As a student, I have admired Dr. Marshak as an astute and scientifically based clinician and teacher sincerely interested in the progress of his students in veterinary medicine.  As his academic advisee, I value highly his enthusiastic, moral and intellectual support.  He has been thoughtfully critical in his judgement of my research.  As a member of the Admissions Committee, I was impressed with ease, frankness and grace with which he discussed or debated the sometimes sensitive issues of the admissions process.  Lastly, as a lecturer and participant in the Aquavet Program, and a member of its advisory committee I have found Dean Marshak anxious to support the development of new programs that meaningfully expand the breadth and improve the quality of his School as a teaching and learning institution.

Throughout these encounters, I have developed a feeling of confidence that the important concerns of this School, relating to its Central Administration, its relations with the State, Nation and world, as well as its internal policy, are being guided by a vigorous, competent and thoughtful individual whose actions are based upon strong and noble principles.

Dr. Marshak has my unqualified support as Dean of the School of Veterinary Medicine of the University of Pennsylvania."

R. H. Lambertsen, VMD '79, PhD '80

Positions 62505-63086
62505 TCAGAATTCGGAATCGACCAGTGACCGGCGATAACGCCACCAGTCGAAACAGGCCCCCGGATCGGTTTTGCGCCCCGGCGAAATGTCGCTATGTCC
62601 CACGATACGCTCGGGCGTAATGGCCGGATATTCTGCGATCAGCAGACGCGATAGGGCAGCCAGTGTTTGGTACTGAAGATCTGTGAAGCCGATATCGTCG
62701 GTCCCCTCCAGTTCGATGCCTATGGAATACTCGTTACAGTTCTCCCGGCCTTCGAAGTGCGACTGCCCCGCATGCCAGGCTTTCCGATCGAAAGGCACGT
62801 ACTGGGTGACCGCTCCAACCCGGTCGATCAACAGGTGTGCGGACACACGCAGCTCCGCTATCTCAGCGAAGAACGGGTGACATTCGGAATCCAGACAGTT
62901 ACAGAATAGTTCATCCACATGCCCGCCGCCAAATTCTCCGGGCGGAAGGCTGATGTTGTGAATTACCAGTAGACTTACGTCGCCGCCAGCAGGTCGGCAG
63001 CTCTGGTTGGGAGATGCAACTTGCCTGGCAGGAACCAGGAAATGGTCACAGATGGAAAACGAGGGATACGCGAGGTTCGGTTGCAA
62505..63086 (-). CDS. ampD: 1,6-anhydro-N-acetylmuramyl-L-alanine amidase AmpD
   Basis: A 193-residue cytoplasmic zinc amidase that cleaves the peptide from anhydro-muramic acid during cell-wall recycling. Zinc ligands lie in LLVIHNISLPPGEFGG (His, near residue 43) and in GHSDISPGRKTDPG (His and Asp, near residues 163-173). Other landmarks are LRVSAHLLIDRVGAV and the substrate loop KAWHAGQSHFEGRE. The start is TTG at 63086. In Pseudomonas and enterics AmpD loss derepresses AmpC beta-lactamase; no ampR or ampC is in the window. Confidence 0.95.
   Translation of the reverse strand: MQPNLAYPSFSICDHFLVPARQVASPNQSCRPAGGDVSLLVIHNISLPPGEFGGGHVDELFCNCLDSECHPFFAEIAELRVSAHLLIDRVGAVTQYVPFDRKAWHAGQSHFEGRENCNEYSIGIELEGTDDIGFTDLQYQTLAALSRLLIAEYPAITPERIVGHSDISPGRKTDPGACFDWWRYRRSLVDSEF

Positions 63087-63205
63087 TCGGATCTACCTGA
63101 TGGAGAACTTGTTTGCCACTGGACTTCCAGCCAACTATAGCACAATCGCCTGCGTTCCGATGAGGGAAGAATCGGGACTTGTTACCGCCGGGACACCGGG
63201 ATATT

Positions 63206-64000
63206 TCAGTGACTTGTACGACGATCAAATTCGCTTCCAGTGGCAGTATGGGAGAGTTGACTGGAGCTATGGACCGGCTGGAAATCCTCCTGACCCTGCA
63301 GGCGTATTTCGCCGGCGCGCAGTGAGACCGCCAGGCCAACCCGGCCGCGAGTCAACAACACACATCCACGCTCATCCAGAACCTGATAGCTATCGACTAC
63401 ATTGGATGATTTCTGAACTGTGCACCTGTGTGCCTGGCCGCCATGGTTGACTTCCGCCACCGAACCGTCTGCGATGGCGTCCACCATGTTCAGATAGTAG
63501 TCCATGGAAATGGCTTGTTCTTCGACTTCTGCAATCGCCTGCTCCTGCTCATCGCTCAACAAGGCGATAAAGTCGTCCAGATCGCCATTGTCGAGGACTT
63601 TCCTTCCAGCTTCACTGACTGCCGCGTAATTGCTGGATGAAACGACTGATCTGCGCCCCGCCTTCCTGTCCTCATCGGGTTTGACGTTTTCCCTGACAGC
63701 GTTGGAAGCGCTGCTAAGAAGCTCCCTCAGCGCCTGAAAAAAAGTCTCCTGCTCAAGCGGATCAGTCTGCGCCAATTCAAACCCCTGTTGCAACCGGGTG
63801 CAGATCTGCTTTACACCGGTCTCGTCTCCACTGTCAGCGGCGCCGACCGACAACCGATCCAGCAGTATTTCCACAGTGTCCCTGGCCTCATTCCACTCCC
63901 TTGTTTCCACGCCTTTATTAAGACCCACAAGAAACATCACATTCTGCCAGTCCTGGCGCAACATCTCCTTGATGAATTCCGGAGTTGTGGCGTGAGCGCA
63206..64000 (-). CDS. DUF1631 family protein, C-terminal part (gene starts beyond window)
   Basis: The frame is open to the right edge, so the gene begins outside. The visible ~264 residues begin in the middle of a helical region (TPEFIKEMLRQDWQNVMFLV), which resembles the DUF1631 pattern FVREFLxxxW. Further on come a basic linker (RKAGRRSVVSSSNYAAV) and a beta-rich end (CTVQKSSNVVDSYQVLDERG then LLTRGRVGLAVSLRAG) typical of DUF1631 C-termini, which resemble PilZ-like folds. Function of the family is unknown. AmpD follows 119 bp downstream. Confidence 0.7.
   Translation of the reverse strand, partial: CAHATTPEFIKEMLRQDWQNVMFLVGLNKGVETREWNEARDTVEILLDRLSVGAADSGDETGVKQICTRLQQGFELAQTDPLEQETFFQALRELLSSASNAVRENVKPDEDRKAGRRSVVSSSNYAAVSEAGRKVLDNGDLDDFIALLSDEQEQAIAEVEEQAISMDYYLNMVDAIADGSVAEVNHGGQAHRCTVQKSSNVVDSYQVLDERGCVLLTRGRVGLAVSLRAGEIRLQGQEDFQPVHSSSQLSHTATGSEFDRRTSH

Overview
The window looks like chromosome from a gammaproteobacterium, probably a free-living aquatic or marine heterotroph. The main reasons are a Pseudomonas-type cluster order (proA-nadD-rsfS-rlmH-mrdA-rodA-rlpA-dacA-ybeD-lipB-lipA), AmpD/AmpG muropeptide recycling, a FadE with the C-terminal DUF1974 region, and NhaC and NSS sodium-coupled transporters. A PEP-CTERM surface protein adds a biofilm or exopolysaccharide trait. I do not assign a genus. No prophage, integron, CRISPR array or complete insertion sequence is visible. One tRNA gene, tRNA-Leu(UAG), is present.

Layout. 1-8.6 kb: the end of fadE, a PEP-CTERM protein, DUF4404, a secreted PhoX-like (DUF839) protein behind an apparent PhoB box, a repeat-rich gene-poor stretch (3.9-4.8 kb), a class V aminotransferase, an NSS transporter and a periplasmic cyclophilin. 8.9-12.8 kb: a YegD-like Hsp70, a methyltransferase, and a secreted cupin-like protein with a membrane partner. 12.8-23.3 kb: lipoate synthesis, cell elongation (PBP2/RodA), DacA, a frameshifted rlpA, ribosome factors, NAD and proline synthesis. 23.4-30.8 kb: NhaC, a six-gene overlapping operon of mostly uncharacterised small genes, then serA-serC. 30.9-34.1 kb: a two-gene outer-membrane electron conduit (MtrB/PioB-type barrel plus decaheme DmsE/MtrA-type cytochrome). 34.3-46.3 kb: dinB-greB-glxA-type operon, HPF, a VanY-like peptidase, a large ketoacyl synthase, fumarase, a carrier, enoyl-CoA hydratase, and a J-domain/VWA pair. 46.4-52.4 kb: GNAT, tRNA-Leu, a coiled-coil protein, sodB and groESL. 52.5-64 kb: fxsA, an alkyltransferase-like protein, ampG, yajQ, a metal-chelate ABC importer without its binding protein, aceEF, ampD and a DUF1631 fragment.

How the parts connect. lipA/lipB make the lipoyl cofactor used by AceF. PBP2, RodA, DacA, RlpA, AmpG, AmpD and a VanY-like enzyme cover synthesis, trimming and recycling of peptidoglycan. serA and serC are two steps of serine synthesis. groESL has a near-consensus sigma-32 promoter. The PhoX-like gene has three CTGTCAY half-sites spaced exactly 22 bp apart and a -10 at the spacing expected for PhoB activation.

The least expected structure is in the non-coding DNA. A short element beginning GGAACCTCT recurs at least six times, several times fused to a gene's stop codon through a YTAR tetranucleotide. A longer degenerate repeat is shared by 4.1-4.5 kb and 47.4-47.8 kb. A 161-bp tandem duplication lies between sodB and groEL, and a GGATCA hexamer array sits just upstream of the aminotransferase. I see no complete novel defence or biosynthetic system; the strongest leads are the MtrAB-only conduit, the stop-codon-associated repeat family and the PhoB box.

"Bob Marshak's School"

Dr. Joan Hendricks, Penn Vet“I attended the School of Veterinary Medicine from 1974 to 1980 when it was ‘Bob Marshak’s School’”, said Joan C. Hendricks, VMD, PhD, who served as the School’s twelfth dean from 2006 to 2018. “I was specifically there to be trained in the pioneering VMD-PhD program. His brilliance and innovation were palpable. Those he affected are legion. Throughout my time at Penn, all 44 years, the professoriate was proud of what was accomplished under his leadership. As dean, it was my special honor that, in collaboration with his wife Margo and others, we were able to get him to accept a celebration of his career with luminaries such as former University Provost Dr. Vartan Gregorian and others. True to his origins as a bovine veterinarian, he was genuinely touched by the dairy calf, ‘Bobby’, who was the big gift for this occasion. He transformed the profession and remained both proud and passionate about quality veterinary science training throughout his life.”

Dean Emeritus Joan Hendricks, VMD/PhD